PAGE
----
Management of water resources by sector

Drinking water and sanitation: Domestic consumption in Peru represents 7% of water withdrawal. The water and sanitation sector in Peru has made considerable progress over the past two decades, including increasing access to water from 30% to 62% between 1980 and 2004. Access to sanitation also increased from 9% to 30 % from 1985 to 2004. Progress has also been made in the disinfection of drinking water and wastewater treatment.

Despite these advances, water and sanitation services in Peru are characterized by low coverage and quality of service, as well as by the precarious financial situation of their suppliers. This, together with the lack of incentives to improve the management of the sector, has reduced investments to a minimum level, which is affecting the sustainability of supply.

Irrigation and drainage: Approximately 80% of the water extraction in Peru is used for irrigation; however, most of the water (70%) is lost due to the dependence on inefficient irrigation systems shows in Table 3.


Infrastructure (a)


Irrigation (b)



























Table 3 Area with irrigation infrastructure and irrigated areas (in thousands of hectares)
Source: ANA16

Hydropower: In 2006, 72% of Peru's total electricity generation (27.4TWh) came from hydroelectric plants with conventional thermal plants that only operated during periods of peak demand or when hydroelectric production was restricted by meteorological phenomena. Hydropower represents 48% of the total installed capacity. The extraction of non-potable water for hydroelectric generation represents 11,138million m³ per year. The largest hydroelectric facility in the country is the 900 MW Mantaro complex in southern Peru, operated by the state company ELECTROPERÚ. The two hydroelectric plants in the complex generate more than a third of Peru's total electricity supply.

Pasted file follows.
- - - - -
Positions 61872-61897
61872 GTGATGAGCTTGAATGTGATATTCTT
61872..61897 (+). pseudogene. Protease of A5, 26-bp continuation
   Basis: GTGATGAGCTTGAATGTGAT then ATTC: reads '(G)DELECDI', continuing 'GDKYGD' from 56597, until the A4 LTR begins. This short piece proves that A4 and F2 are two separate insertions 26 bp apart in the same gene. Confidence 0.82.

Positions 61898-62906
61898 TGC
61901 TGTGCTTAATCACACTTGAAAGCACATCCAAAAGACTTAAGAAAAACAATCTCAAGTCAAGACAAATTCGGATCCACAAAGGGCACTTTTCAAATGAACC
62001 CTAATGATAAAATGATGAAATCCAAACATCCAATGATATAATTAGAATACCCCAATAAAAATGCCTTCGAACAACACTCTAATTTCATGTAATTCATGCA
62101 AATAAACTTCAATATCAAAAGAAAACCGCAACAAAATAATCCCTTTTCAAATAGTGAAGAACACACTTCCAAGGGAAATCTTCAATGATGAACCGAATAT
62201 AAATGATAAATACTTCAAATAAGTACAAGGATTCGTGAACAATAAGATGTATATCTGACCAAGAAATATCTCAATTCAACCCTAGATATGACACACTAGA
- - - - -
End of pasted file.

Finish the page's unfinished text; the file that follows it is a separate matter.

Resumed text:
Aquatic ecosystems: In Peru there are 12,201 lakes and lagoons, of which 3,896 are in the Pacific basin, 7,441 in the Atlantic basin, 841 in the Titicaca basin and 23 in the Huarmicocha system. There are also approximately 5 million ha of wetlands and 4500 ha of mangroves. The wetlands of Peru play an important role for rural communities. These wetlands are the source of animal and totora proteins, a plant that is used in the artisanal production of boats and floating elements. Estuaries are also essential for the reproduction of several basic marine species for the fishing industry. Other uses, such as industrial algae production and bird watching tourism, have not yet been fully developed. In 1996, the government implemented a National Strategy for the Conservation of Wetlands with the objective of increasing the amount of mangroves, swamps, estuaries and lagoons considered protected areas. Uncertainty about land ownership, industrial pollution, urban growth and deforestation continue to threaten the integrity of Peruvian wetlands. The Pucchún lagoon in Arequipa, of 5,000 ha, has been completely dried for agricultural purposes. The Pantanos de Villa, located south of Lima, were reduced from the original 5,000 hectares to 300 hectares in 1989 as a result of the urban growth of the city of Lima. When analyzing the situation of water resources in Peru, it is observed that this aspect constitutes a well-paid field for research.

Planning and applied research on water resources in peru